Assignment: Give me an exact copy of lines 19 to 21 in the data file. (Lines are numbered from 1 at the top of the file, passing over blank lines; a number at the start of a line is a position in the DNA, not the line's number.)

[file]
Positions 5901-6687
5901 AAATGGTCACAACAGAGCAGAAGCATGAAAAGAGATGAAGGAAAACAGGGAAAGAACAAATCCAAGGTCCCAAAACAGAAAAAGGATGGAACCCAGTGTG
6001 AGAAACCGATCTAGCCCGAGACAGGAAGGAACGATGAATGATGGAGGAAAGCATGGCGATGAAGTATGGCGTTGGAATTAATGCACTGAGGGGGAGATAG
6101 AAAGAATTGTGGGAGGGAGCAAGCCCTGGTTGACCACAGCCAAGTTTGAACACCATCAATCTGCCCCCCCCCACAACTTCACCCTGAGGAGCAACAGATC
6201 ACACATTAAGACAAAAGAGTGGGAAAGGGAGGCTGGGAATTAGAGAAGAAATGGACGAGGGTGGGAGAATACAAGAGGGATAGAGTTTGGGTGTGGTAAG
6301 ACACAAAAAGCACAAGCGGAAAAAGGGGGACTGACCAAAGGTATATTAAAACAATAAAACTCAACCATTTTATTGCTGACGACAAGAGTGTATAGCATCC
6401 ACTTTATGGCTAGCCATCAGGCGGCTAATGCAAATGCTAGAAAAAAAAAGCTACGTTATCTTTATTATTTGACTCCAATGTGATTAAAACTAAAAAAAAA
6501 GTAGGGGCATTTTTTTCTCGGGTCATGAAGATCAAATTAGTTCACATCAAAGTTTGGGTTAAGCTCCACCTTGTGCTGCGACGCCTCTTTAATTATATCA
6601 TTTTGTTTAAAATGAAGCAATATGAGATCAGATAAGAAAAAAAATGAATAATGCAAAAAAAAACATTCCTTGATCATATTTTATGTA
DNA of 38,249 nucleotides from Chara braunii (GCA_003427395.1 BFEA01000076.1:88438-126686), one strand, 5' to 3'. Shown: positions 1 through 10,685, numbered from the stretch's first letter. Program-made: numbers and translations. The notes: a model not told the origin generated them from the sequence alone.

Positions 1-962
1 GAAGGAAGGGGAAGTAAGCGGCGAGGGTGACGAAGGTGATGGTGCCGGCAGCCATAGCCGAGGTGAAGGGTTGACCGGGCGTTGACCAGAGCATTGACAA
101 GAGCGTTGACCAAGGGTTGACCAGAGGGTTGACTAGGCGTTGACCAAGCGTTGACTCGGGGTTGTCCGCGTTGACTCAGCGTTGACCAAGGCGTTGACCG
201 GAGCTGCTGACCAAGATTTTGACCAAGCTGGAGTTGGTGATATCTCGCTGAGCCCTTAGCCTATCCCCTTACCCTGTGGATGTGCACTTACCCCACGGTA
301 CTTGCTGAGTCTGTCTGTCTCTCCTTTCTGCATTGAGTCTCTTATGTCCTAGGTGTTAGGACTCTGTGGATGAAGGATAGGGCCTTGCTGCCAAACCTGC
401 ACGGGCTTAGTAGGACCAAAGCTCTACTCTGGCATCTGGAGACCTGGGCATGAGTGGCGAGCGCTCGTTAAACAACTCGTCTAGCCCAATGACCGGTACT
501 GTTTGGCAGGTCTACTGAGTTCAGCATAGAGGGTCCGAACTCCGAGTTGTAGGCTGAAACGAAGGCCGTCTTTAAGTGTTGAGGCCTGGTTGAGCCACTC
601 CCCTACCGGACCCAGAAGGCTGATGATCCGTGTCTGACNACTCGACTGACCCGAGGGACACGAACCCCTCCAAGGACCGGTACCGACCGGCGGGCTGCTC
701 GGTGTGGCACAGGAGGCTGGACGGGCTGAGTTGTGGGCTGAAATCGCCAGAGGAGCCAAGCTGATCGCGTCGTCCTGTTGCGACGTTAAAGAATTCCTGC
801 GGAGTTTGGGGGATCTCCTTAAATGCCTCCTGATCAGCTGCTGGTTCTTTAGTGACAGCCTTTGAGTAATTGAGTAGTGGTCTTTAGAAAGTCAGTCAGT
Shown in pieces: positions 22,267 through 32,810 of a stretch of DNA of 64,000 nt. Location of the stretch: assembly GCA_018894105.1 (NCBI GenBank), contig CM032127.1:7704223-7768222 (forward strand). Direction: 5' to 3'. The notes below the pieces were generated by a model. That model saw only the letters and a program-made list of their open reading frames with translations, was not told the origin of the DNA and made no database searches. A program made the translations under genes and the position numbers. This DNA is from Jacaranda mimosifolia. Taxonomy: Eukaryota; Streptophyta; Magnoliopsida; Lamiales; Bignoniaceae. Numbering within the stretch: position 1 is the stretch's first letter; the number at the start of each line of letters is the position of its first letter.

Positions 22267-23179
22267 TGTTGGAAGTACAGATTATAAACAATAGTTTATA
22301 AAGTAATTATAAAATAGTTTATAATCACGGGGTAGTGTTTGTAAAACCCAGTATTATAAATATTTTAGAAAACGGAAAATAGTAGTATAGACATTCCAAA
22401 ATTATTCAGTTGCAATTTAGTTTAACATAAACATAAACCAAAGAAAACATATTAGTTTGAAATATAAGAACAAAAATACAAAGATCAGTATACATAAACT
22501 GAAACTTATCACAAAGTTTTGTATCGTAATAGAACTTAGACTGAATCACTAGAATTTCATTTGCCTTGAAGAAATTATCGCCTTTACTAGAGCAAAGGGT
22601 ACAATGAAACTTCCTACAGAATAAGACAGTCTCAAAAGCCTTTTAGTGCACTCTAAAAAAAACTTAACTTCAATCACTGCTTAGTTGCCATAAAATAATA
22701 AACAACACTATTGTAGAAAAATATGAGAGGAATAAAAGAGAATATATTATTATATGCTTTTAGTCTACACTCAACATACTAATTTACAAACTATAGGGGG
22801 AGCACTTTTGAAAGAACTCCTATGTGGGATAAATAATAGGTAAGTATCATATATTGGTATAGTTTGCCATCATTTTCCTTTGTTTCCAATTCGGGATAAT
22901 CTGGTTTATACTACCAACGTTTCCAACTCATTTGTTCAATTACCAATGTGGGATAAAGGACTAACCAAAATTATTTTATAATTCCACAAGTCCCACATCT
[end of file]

701 GGTGTGGCACAGGAGGCTGGACGGGCTGAGTTGTGGGCTGAAATCGCCAGAGGAGCCAAGCTGATCGCGTCGTCCTGTTGCGACGTTAAAGAATTCCTGC
801 GGAGTTTGGGGGATCTCCTTAAATGCCTCCTGATCAGCTGCTGGTTCTTTAGTGACAGCCTTTGAGTAATTGAGTAGTGGTCTTTAGAAAGTCAGTCAGT
Shown in pieces: positions 22,267 through 32,810 of a stretch of DNA of 64,000 nt. Location of the stretch: assembly GCA_018894105.1 (NCBI GenBank), contig CM032127.1:7704223-7768222 (forward strand). Direction: 5' to 3'. The notes below the pieces were generated by a model. That model saw only the letters and a program-made list of their open reading frames with translations, was not told the origin of the DNA and made no database searches. A program made the translations under genes and the position numbers. This DNA is from Jacaranda mimosifolia. Taxonomy: Eukaryota; Streptophyta; Magnoliopsida; Lamiales; Bignoniaceae. Numbering within the stretch: position 1 is the stretch's first letter; the number at the start of each line of letters is the position of its first letter.